Course Hero. "I Know Why the Caged Bird Sings Study Guide." Course Hero. 13 Oct. 2016. Web. 13 Nov. 2018. <https://www.coursehero.com/lit/I-Know-Why-the-Caged-Bird-Sings/>.
Course Hero. (2016, October 13). I Know Why the Caged Bird Sings Study Guide. In Course Hero. Retrieved November 13, 2018, from https://www.coursehero.com/lit/I-Know-Why-the-Caged-Bird-Sings/
(Course Hero, 2016)
Course Hero. "I Know Why the Caged Bird Sings Study Guide." October 13, 2016. Accessed November 13, 2018. https://www.coursehero.com/lit/I-Know-Why-the-Caged-Bird-Sings/.
Course Hero, "I Know Why the Caged Bird Sings Study Guide," October 13, 2016, accessed November 13, 2018, https://www.coursehero.com/lit/I-Know-Why-the-Caged-Bird-Sings/.
When Bailey is 11 years old, he sets up a makeshift tent behind the house where he "plays house." Fully clothed, he simulates having sex with a succession of girls. Then he meets Joyce, who is about 15 and lives with her poor, widowed aunt. Joyce runs errands for the General Store, and Momma gives her gifts of food to take home. Bailey and Joyce play house, with Maya as the lookout, and Bailey is surprised and confused when Joyce wants to take her underpants off to "do it." Maya overhears and knows what Joyce wants him to do. She tells Bailey he'll be sorry if he does it, assuming he'll have to go to the hospital as she had to do after she was raped. Bailey's love affair with Joyce lasts for several months. As he steals more and more food and money for her, she does less work around the store, and then one day, she just disappears. They learn later that she has run away with a train porter. Bailey becomes withdrawn, even with Maya, and stops sharing confidences with her.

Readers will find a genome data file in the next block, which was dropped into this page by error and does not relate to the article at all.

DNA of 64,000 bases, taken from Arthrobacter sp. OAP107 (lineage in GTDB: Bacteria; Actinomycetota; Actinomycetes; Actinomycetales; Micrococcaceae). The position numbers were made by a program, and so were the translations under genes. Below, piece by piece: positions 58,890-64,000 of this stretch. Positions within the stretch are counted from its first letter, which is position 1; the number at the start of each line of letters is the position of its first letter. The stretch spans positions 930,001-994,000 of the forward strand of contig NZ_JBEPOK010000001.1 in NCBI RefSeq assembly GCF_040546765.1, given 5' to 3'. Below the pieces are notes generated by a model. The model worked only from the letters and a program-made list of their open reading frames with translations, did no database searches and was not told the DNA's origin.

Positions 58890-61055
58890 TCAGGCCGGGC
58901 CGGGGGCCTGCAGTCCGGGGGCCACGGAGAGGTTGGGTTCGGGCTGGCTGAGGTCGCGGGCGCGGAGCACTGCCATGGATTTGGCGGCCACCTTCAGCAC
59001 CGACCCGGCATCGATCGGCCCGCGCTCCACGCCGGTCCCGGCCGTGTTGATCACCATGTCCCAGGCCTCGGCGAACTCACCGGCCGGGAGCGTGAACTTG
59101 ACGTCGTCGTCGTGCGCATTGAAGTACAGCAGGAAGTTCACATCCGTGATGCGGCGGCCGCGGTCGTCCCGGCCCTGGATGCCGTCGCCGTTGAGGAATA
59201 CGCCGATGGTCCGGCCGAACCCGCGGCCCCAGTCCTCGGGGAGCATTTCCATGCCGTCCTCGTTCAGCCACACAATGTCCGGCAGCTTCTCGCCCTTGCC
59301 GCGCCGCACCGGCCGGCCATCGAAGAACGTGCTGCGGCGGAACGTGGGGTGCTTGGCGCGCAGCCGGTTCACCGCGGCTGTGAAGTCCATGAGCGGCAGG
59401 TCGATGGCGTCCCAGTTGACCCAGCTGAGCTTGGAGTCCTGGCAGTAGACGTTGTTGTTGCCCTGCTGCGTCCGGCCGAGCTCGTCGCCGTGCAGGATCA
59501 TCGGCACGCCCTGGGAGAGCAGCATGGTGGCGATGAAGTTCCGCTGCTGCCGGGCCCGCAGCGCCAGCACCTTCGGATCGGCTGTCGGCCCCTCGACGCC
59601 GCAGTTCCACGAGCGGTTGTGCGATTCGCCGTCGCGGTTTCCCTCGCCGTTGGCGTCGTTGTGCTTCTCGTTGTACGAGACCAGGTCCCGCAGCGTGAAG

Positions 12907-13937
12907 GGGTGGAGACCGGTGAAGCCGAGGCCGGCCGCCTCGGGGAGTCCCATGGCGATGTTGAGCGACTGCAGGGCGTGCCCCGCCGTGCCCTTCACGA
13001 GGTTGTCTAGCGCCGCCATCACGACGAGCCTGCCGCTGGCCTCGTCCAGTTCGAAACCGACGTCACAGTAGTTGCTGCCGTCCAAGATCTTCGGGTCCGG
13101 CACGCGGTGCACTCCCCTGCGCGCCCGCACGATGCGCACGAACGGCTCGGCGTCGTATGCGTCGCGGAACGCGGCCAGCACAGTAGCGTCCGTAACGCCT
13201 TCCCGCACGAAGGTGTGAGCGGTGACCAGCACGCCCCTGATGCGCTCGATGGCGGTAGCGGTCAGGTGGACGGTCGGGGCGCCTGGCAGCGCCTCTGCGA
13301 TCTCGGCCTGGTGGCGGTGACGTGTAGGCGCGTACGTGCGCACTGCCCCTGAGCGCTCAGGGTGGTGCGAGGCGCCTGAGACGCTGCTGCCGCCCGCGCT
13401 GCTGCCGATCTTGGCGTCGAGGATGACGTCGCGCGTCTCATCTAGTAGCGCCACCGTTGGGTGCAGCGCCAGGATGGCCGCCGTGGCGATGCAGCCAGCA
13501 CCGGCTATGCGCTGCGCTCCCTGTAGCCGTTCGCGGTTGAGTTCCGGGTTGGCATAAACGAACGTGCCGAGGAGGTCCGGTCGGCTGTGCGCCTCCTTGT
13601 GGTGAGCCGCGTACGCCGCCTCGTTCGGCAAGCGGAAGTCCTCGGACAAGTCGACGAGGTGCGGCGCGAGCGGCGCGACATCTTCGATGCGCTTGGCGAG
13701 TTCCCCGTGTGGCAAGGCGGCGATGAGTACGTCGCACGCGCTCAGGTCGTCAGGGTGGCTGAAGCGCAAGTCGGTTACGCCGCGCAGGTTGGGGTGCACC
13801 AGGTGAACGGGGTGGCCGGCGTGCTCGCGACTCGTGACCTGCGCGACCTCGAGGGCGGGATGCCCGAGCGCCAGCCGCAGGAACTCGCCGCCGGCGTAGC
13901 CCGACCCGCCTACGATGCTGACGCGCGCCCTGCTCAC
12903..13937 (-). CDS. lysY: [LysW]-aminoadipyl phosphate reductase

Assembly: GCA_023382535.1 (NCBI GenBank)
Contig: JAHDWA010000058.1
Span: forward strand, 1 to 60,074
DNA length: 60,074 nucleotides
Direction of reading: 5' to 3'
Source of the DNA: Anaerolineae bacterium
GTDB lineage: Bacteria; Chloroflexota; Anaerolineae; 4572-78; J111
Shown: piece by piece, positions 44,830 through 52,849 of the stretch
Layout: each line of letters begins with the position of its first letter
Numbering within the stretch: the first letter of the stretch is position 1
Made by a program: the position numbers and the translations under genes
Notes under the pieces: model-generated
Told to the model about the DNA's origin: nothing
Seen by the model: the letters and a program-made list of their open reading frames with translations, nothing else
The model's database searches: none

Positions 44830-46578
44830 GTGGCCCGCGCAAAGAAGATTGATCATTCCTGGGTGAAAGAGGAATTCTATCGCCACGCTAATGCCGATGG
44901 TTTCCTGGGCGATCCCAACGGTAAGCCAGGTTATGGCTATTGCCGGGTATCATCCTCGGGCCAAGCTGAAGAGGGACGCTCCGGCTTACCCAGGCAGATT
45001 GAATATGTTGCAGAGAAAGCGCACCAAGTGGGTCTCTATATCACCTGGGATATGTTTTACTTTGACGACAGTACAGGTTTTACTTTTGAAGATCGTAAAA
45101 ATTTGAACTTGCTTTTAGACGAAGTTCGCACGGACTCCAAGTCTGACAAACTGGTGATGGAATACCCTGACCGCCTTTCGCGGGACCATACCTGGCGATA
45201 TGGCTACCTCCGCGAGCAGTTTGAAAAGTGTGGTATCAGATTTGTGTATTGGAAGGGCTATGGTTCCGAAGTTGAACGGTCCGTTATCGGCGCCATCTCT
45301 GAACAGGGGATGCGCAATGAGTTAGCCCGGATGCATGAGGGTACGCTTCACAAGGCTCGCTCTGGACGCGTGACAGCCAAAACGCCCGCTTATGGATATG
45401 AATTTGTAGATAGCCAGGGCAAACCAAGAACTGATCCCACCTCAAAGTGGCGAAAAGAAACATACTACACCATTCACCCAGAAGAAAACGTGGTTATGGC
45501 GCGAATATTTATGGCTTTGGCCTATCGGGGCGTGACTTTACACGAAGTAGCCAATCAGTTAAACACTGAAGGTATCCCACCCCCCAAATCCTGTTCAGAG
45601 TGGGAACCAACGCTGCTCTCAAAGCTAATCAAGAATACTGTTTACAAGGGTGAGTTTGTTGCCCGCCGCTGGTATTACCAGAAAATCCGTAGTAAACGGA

Bailey's experience with Joyce the first time they play house shows he's confused about what sex really is. Maya's warning to Bailey shows she's also confused. She thinks the pain she experienced when she was raped is part of normal sex, and she doesn't want Bailey to have to suffer or go to the hospital. Bailey deals with his heartbreak over Joyce the same way he deals with his grief over being separated from his mother—by refusing to talk about it.